On Careers and Happiness

I’ve been thinking about the subject of careers and happiness recently, and stumbled upon this Q&A session with Tony Hsieh, CEO of Zappos.com. From this piece, I learned that Tony Hsieh studied computer science at Harvard and that Tony is really interested in the science of happiness (so am I!).

The entire piece is a great short read, but Tony’s response with how students should approach pursuing a career is what resonated with me the most:

I would say rather than focus on what will make you the most money or be best for your career, figure out what you would be passionate for in 10 years and go pursue that. A lot of people work hard at building a career so that one day down the road they think it will bring them happiness. And most of the time, when they finally accomplish their goal, they realize that it doesn’t really end up bringing happiness or fulfillment for the long term.

I do think Tony’s advice is applicable not just for students in college, but for aspiring entrepreneurs and those that are working in the corporate environment. It seems the advice is recession-proof: so long as you’re passionate about what you’re doing, you can feel proud of your efforts, that what you’ve worked for has not been in vain. My only criticism is this: you never know how your life may unfold and what interests you may discover in living your life. So figuring out what you might be passionate about in ten years might not work for everyone.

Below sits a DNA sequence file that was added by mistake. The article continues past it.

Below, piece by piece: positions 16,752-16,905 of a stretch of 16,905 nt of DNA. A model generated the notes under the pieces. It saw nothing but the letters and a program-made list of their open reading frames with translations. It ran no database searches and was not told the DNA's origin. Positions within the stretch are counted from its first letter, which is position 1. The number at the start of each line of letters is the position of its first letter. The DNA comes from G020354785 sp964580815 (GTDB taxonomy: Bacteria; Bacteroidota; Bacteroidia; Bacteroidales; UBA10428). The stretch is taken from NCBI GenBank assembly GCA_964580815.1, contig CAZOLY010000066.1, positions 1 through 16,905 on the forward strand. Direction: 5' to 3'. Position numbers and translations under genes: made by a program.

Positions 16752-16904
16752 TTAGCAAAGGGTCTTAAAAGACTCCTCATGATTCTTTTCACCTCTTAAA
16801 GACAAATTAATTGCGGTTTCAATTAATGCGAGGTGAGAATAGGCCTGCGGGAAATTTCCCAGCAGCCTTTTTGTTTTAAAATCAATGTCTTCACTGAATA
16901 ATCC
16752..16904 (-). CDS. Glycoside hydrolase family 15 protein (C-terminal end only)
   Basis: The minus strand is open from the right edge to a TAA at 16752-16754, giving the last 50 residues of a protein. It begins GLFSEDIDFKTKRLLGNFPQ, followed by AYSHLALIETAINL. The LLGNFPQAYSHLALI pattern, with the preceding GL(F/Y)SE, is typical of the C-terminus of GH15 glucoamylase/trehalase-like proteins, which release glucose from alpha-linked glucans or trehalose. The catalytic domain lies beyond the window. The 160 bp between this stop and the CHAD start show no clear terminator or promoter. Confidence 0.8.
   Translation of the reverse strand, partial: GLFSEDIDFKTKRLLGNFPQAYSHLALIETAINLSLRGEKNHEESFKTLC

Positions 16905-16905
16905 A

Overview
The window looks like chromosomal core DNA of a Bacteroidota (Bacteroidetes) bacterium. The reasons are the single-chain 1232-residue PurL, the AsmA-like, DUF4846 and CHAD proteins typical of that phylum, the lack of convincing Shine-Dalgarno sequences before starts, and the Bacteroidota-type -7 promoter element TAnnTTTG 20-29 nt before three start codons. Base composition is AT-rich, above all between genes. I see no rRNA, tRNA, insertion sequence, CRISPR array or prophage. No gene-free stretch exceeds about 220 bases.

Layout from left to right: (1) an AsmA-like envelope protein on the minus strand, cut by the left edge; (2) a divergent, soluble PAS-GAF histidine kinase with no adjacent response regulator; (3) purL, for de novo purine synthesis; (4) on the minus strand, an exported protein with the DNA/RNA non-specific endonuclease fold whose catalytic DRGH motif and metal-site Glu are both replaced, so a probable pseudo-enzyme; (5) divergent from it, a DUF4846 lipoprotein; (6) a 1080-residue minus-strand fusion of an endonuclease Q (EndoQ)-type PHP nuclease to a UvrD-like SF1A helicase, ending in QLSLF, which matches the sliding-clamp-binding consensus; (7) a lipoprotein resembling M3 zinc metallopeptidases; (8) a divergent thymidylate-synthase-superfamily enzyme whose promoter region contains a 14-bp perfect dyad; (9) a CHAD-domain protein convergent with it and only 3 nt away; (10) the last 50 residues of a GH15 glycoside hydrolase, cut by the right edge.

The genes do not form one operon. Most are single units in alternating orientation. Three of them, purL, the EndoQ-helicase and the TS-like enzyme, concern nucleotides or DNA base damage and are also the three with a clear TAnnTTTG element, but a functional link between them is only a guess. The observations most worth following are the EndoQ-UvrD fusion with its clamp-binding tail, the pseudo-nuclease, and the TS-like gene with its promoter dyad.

I also liked Tony’s response to the question below:

Interviewer: What did Harvard bring out in you that you might not have had when you arrived on day one?

Tony: For me, most of what I got out of Harvard was outside the classroom, including people that I met and running the pizza business. My concentration was in computer science because that’s what I was most passionate about at the time, but I also learned to discover other passions through other classes (for example, linguistics).

What do you think of Tony’s advice on choosing a career? Do you have any advice of your own?

Note: the best book I’ve read on happiness is Eric Weiner’s The Geography of Bliss. I highly, highly recommend it.

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